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PatrickMcSweeny's solution

to Sum Of Multiples in the Ruby Track

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Instructions
Test suite
Solution

Given a number, find the sum of all the unique multiples of particular numbers up to but not including that number.

If we list all the natural numbers below 20 that are multiples of 3 or 5, we get 3, 5, 6, 9, 10, 12, 15, and 18.

The sum of these multiples is 78.


For installation and learning resources, refer to the Ruby resources page.

For running the tests provided, you will need the Minitest gem. Open a terminal window and run the following command to install minitest:

gem install minitest

If you would like color output, you can require 'minitest/pride' in the test file, or note the alternative instruction, below, for running the test file.

Run the tests from the exercise directory using the following command:

ruby sum_of_multiples_test.rb

To include color from the command line:

ruby -r minitest/pride sum_of_multiples_test.rb

Source

A variation on Problem 1 at Project Euler http://projecteuler.net/problem=1

Submitting Incomplete Solutions

It's possible to submit an incomplete solution so you can see how others have completed the exercise.

sum_of_multiples_test.rb

require 'minitest/autorun'
require_relative 'sum_of_multiples'

# Common test data version: 1.2.0 fb5b0a1
class SumOfMultiplesTest < Minitest::Test
  def test_multiples_of_3_or_5_up_to_1
    # skip
    sum_of_multiples = SumOfMultiples.new(3, 5)
    assert_equal 0, sum_of_multiples.to(1)
  end

  def test_multiples_of_3_or_5_up_to_4
    skip
    sum_of_multiples = SumOfMultiples.new(3, 5)
    assert_equal 3, sum_of_multiples.to(4)
  end

  def test_multiples_of_3_up_to_7
    skip
    sum_of_multiples = SumOfMultiples.new(3)
    assert_equal 9, sum_of_multiples.to(7)
  end

  def test_multiples_of_3_or_5_up_to_10
    skip
    sum_of_multiples = SumOfMultiples.new(3, 5)
    assert_equal 23, sum_of_multiples.to(10)
  end

  def test_multiples_of_3_or_5_up_to_100
    skip
    sum_of_multiples = SumOfMultiples.new(3, 5)
    assert_equal 2_318, sum_of_multiples.to(100)
  end

  def test_multiples_of_3_or_5_up_to_1000
    skip
    sum_of_multiples = SumOfMultiples.new(3, 5)
    assert_equal 233_168, sum_of_multiples.to(1_000)
  end

  def test_multiples_of_7_13_or_17_up_to_20
    skip
    sum_of_multiples = SumOfMultiples.new(7, 13, 17)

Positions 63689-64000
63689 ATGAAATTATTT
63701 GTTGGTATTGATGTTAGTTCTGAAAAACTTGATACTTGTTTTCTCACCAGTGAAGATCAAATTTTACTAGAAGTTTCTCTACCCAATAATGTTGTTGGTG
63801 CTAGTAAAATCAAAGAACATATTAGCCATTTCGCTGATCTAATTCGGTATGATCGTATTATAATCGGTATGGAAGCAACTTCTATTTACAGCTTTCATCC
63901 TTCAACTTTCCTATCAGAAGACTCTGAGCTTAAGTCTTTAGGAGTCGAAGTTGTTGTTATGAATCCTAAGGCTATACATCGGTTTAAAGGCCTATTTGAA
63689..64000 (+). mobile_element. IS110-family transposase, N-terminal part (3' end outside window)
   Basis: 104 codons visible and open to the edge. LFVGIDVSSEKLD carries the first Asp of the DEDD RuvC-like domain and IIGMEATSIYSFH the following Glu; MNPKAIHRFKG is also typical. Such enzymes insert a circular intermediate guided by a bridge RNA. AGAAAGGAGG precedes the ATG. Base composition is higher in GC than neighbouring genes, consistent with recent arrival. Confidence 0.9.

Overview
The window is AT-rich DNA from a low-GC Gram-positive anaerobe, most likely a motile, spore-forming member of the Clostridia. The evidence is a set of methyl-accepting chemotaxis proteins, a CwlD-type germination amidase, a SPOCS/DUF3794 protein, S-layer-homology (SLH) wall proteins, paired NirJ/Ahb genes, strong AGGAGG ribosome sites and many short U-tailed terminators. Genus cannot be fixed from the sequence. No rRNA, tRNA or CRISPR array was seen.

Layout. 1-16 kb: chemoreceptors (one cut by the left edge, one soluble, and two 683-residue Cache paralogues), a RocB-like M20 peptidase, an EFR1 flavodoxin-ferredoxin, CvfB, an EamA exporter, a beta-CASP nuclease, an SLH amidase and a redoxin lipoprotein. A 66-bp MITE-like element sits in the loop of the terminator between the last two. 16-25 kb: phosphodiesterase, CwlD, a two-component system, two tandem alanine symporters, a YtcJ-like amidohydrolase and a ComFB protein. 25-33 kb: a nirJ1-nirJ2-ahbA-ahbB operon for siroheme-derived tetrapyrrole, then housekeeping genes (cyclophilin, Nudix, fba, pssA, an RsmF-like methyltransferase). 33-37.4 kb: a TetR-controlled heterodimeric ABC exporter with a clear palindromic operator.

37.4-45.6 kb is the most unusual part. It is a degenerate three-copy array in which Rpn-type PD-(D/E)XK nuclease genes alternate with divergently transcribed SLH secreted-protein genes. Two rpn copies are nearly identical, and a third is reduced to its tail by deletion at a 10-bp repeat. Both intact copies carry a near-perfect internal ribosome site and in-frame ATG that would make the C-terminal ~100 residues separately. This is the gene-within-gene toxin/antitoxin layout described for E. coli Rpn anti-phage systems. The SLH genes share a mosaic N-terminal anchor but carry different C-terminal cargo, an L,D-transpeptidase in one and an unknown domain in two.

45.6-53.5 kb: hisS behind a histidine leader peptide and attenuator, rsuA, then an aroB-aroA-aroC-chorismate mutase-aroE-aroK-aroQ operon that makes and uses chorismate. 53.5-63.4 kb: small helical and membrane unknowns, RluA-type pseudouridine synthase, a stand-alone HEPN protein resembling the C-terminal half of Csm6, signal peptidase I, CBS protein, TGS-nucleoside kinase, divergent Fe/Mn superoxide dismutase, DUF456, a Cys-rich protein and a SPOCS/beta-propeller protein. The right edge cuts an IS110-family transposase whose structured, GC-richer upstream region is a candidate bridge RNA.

assert_equal 51, sum_of_multiples.to(20)
  end

  def test_multiples_of_4_or_6_up_to_15
    skip
    sum_of_multiples = SumOfMultiples.new(4, 6)
    assert_equal 30, sum_of_multiples.to(15)
  end

  def test_multiples_of_5_6_or_8_up_to_150
    skip
    sum_of_multiples = SumOfMultiples.new(5, 6, 8)
    assert_equal 4_419, sum_of_multiples.to(150)
  end

  def test_multiples_of_5_or_25_up_to_51
    skip
    sum_of_multiples = SumOfMultiples.new(5, 25)
    assert_equal 275, sum_of_multiples.to(51)
  end

  def test_multiples_of_43_or_47_up_to_10000
    skip
    sum_of_multiples = SumOfMultiples.new(43, 47)
    assert_equal 2_203_160, sum_of_multiples.to(10_000)
  end

  def test_multiples_of_1_up_to_100
    skip
    sum_of_multiples = SumOfMultiples.new(1)
    assert_equal 4_950, sum_of_multiples.to(100)
  end

  def test_multiples_of_an_empty_list_up_to_10000
    skip
    sum_of_multiples = SumOfMultiples.new()
    assert_equal 0, sum_of_multiples.to(10_000)
  end
end
class SumOfMultiples
  def initialize(*numbers)
    @numbers = numbers
  end

  def to(limit)
    @limit = limit
    natural_numbers.sum
  end

  private

  attr_reader :numbers, :limit

  def range
    (1...limit)
  end

  def natural_numbers
    range.select do |number|
      numbers.any? do |n|
        (number % n).zero?
      end
    end
  end
end

What can you learn from this solution?

A huge amount can be learnt from reading other people’s code. This is why we wanted to give exercism users the option of making their solutions public.

Here are some questions to help you reflect on this solution and learn the most from it.

  • What compromises have been made?
  • Are there new concepts here that I could read more about to develop my understanding?